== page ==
At Hovershow 2009 I was extremely lucky (and thus remain forever grateful to the Hovercraft Museum team and the SRN6 crew that day, ex-Canadian Coastguard engineer Paul Augusta and pilot Colin Shew, and Hovertravel pilot Robert Trussler) to have both seen, climbed aboard, and had a flight in an SRN6 hovercraft.
Parts of this particular craft once boasted the name "Sure", of the two Hoverlloyd twin craft to operate between Pegwell Bay and France back in the 1960s during Hoverlloyd's first years of service. An amalgamation of two craft, other components were from SRN6 "Freedom" (Mark, 2009). She then went on to a life outside of the passenger field, touring the world. This craft was then stretched, and converted to a twin-propeller configuration to reduce operating noise. Most recently, before purchase by the Hovercraft Museum, SRN6 017 acted as a marine research vessel, bearing the onboard equipment and electronics to match such a role.
The SRN6 Twin-Prop design was created to, among other things reduce operating noise from the craft's "angry wasp"-sounding propeller, the original tips of which were so fast that they broke the sound barrier due to the propeller's size and high speed. Twin Props reduced each blade's diameter and thus tip speed, subsequently negating the requirement to go supersonic to provide the necessary thrust to drive the craft forward.
This page contains photos from around the Museum's SRN6, and a link to a video(s) page of the short trip around the Solent infront of HMS Daedalus. Click for more information about the SRN6.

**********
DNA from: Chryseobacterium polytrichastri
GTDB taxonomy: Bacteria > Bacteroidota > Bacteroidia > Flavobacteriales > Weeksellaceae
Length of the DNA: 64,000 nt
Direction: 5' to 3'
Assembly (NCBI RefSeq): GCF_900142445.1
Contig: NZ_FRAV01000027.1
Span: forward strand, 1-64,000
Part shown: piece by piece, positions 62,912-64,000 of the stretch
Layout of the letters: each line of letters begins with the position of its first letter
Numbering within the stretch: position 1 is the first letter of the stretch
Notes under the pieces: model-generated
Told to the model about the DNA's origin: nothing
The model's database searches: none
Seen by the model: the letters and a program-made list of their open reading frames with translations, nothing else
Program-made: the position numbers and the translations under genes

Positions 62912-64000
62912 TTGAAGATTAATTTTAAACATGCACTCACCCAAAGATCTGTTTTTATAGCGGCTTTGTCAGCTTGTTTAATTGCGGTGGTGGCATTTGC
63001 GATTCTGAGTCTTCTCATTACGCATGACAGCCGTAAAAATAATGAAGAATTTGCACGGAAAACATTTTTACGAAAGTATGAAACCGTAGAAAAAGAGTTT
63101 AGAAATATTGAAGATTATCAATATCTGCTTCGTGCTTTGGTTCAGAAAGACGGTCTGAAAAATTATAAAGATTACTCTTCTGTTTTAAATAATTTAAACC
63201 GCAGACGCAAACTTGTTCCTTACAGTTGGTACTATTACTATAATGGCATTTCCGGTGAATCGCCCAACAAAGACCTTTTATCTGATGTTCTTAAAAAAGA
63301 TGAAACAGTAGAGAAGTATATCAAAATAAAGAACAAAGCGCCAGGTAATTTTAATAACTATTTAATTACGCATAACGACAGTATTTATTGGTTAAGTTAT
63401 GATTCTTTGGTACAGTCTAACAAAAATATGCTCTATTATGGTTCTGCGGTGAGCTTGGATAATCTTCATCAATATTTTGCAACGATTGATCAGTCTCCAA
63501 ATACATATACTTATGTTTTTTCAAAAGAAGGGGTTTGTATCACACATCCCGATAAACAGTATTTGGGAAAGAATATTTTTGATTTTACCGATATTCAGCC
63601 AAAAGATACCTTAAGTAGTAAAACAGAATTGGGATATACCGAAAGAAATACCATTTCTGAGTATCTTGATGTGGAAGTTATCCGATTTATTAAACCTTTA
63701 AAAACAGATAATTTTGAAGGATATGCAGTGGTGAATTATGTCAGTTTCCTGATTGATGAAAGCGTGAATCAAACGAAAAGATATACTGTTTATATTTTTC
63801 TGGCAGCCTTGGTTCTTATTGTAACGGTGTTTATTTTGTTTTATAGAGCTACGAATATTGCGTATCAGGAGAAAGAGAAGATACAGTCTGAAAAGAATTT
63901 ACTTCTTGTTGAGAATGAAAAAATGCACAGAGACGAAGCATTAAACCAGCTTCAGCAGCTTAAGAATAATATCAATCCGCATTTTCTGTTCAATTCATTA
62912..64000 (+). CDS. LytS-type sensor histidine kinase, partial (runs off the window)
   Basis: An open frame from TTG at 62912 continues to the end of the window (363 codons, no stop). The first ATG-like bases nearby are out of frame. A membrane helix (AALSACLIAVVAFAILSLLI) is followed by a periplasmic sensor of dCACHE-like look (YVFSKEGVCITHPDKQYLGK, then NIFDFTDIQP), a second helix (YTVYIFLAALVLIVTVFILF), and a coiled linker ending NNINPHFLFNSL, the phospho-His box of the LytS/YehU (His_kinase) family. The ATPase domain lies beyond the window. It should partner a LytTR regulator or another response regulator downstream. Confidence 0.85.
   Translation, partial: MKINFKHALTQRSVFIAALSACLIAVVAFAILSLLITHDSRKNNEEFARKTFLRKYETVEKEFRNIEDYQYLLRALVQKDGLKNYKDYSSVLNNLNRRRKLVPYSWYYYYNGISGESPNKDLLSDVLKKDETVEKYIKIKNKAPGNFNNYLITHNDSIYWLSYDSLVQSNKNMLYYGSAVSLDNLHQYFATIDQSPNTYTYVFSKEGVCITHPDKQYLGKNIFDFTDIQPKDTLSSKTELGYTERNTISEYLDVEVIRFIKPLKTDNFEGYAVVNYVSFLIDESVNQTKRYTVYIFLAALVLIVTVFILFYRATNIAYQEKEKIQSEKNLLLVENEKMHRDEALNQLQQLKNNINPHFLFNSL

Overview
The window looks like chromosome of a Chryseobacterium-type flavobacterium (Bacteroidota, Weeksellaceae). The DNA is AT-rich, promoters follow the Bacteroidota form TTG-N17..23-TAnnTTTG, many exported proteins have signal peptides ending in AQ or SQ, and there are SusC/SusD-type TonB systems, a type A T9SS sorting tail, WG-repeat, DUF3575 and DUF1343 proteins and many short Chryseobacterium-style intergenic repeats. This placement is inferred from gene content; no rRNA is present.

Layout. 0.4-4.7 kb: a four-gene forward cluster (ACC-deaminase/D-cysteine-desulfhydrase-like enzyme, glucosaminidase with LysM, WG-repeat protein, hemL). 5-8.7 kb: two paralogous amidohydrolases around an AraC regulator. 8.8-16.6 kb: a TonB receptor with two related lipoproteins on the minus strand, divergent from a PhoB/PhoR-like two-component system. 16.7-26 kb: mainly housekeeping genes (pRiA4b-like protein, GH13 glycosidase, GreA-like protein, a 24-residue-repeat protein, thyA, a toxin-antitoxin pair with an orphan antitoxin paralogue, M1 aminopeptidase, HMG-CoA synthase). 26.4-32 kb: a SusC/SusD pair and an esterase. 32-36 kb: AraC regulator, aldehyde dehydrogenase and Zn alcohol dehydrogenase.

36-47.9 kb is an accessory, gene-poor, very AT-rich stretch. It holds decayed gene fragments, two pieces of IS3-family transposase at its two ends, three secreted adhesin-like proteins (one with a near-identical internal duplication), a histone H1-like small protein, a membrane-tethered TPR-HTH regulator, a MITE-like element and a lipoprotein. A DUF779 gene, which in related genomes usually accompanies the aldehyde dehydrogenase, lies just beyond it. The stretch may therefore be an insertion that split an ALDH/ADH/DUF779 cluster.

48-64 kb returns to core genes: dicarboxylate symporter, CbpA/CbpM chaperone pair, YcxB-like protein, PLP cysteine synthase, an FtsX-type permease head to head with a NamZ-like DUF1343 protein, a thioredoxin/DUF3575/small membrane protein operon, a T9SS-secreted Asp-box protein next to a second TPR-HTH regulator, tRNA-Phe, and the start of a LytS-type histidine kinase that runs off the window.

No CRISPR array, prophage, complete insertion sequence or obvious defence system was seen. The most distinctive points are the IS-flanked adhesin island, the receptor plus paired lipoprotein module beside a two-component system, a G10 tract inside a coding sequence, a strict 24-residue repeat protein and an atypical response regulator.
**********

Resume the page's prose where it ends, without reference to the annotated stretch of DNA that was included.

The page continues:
Paul worked with the Canadian Coastguard since 1968 initially as a rep for Westland Aerospace in the UK, initially having started out as an apprentice for Saunders & Roe hovercraft. He was chief engineer with Hovertravel, involved with hovercraft activities in the Middle East and the Arctic to do with oil exploration back in the '60s. Canadian Coastguard operated 5 SRN6s in total, 2 from Vancouver and 3 from Yellowknife (??). They now operate 4 AP1-88 craft for Search and Rescue and Ice Breaking roles.
About a 10-minute short hover-around was afforded to a very lucky few at Hovershow 2009 on the Museum's SRN6 Twin Prop. Piloted by Hovertravel's own (??), and crewed by many SRN6 veterans, this short hop took us about a mile East of the Daedalus slipway, keeping relatively close to shore, but proving that this, the oldest operational hovercraft in the world, is still made of strong stuff some 40+ years on. SRN6 017 (the original Sure, later stretched, and converted to twin-propeller and outfitted for research purposes). This craft carries remnants of old research kit control panels
SRN6 017 landed as viewed from the top of the Daedalus approach ramp
SRN6 017 landed on the beach at Lee
As viewed from her bows, landed on the beach at Lee
Landed as viewed from the port bow
Closeup of the bow of the craft showing the RADAR antennae, air scoop, and original front-loading access bow ramp
The lateral "puff port" on the side of the craft, opened on demand by the pilot, supplied by lift air from the plenum chamber
Looking aft toward the two main rear propellers
The engine assembly and two main propellers, along with the rudder and elevator tailfin of the SRN6
Side-on view of the two main propellers and their mountings
Looking forward along the top of the craft, from the side access door
Control panel, lacking Direction Indicator but otherwise still there
The hollow-bottomed partitioned observation pool bulkhead, with BHC logo (presumably post-Hovercraft Museum arrival) emblazoned upon it
Looking right toward Lee-On-Solent from the SRN6, in the foreground is one of the four "puff ports", and the skirt
Shot showing outside of plenum chamber and the skirt showing
A Hovertravel pilot took the role of flying the N6 for this trip, a new experience with jet turbine hovercraft!
View from the (rather salt-spray stained) front window during Solent trip
Looking forward during Solent trip
Page updated: Saturday, September 13, 2014